2. Great question. Federal Rule of Civil Procedure 60 (and I’m assuming Mississippi has an equivalent state statute if not the exact same) says that you can correct a final judgment within one year of entry for mistake, inadvertence, excusable neglect, newly discovered evidence and FRAUD. Too late for the one year, I believe, but the rule also says it does not limit the inherent power of a court to “entertain an independent action action” or “to set aside a judgment for fraud upon the court.” I think this qualifies. Great, great question.

  3. boogiewoogieman

    David, why do you suppose Peters is referred to in the indictment as a “close personal friend” rather than by name?

  4. Jamey

    I may be asking an obvious question but not being a lawyer I not sure how plea agreements work. I noticed that the plea agreement and the waiver were signed on the same day. Does that mean that Farese told Zach that Lansgston was going to sign a plea? I believe I saw where the judge would not release Farese from being Zach’s attorney. What exactly can Farese discuss with Zach about the plea agreement he helped Langston negotiate.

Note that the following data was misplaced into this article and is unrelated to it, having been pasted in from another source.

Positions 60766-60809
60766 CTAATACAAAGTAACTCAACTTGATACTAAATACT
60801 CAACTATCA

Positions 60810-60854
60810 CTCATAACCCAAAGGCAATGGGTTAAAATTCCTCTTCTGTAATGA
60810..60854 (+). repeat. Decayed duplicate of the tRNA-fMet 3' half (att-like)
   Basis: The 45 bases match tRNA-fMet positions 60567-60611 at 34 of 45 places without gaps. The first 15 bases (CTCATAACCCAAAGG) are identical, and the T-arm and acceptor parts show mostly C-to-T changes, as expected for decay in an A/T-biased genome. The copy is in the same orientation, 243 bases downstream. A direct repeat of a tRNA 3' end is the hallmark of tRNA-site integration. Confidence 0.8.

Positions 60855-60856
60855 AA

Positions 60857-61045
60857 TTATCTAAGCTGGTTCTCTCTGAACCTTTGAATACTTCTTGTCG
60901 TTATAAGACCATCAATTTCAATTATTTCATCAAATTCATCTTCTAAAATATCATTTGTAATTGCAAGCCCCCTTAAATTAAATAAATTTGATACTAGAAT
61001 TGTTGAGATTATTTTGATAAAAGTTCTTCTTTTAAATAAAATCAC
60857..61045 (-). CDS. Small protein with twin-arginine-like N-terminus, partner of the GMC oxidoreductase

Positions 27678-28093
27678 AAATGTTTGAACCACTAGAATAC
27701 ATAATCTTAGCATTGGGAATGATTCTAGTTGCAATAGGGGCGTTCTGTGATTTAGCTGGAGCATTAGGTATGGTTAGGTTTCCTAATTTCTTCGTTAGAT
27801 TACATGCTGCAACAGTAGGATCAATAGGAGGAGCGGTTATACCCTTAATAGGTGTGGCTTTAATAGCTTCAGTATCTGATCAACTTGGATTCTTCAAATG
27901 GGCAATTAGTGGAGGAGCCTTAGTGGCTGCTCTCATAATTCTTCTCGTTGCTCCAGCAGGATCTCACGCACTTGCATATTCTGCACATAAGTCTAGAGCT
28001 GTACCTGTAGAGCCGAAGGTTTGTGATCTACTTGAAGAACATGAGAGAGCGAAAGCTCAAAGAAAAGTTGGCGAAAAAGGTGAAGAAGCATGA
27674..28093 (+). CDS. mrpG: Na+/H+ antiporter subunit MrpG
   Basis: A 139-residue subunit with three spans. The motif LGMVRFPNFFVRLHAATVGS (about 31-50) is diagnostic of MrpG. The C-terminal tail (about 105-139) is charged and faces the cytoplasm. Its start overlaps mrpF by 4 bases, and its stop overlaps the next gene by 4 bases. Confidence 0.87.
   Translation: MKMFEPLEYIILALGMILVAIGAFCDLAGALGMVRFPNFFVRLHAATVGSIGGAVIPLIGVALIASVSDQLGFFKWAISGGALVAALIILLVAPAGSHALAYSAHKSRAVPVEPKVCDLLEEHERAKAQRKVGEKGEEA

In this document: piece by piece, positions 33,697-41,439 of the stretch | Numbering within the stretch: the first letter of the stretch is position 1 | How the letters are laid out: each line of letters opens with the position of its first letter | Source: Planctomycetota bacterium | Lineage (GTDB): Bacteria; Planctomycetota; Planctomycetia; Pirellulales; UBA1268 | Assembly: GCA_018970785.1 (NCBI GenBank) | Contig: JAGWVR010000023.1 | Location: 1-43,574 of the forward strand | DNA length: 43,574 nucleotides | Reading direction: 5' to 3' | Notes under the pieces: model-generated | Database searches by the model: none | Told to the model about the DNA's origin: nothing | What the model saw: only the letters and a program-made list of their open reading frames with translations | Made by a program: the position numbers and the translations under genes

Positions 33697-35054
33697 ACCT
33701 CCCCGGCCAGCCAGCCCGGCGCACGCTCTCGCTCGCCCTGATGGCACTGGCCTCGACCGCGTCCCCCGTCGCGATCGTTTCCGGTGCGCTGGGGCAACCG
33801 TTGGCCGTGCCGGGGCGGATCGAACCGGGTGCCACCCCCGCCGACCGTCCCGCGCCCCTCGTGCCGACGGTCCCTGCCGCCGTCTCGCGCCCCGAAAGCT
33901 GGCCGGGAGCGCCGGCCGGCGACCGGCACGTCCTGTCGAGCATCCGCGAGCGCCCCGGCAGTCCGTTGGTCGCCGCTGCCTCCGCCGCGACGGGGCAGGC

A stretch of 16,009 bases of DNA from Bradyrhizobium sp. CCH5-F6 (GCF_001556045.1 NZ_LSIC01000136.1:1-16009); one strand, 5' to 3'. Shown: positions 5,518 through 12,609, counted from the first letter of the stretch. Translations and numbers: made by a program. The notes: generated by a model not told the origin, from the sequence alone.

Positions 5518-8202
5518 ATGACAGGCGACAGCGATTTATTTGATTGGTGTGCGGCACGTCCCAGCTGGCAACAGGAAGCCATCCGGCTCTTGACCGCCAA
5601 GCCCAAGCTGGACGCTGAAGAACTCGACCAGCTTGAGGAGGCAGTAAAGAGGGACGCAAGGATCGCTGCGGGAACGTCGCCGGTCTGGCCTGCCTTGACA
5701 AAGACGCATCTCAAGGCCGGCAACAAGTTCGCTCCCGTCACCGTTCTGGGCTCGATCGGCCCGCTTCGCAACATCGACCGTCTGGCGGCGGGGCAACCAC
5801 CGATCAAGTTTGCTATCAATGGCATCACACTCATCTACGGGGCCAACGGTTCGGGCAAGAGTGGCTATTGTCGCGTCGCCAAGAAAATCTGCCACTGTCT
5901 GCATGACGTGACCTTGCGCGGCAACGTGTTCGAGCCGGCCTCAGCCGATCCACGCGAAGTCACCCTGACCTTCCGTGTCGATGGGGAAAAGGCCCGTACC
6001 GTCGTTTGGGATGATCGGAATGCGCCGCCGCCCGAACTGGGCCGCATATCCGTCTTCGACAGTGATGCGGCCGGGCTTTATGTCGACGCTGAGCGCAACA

5. mslawyer

    Another follow-up question. If the intended bribe was influence – a much more opaque and less tracable currency than hard cash – how would the efficacy of influence be proven other than the guilty party basically giving themselves up? With the reports that are out now, we have Scruggs saying he could deliver the result, money paid in order to get this message to the judge, and the judge receiving a phone call about said influence – here the judgeship. It just seems like because the bribe was something other than money, and yet something quite more influencial than money in some minds, it is almost untraceable. Would collaboration by all other parties involved suffice?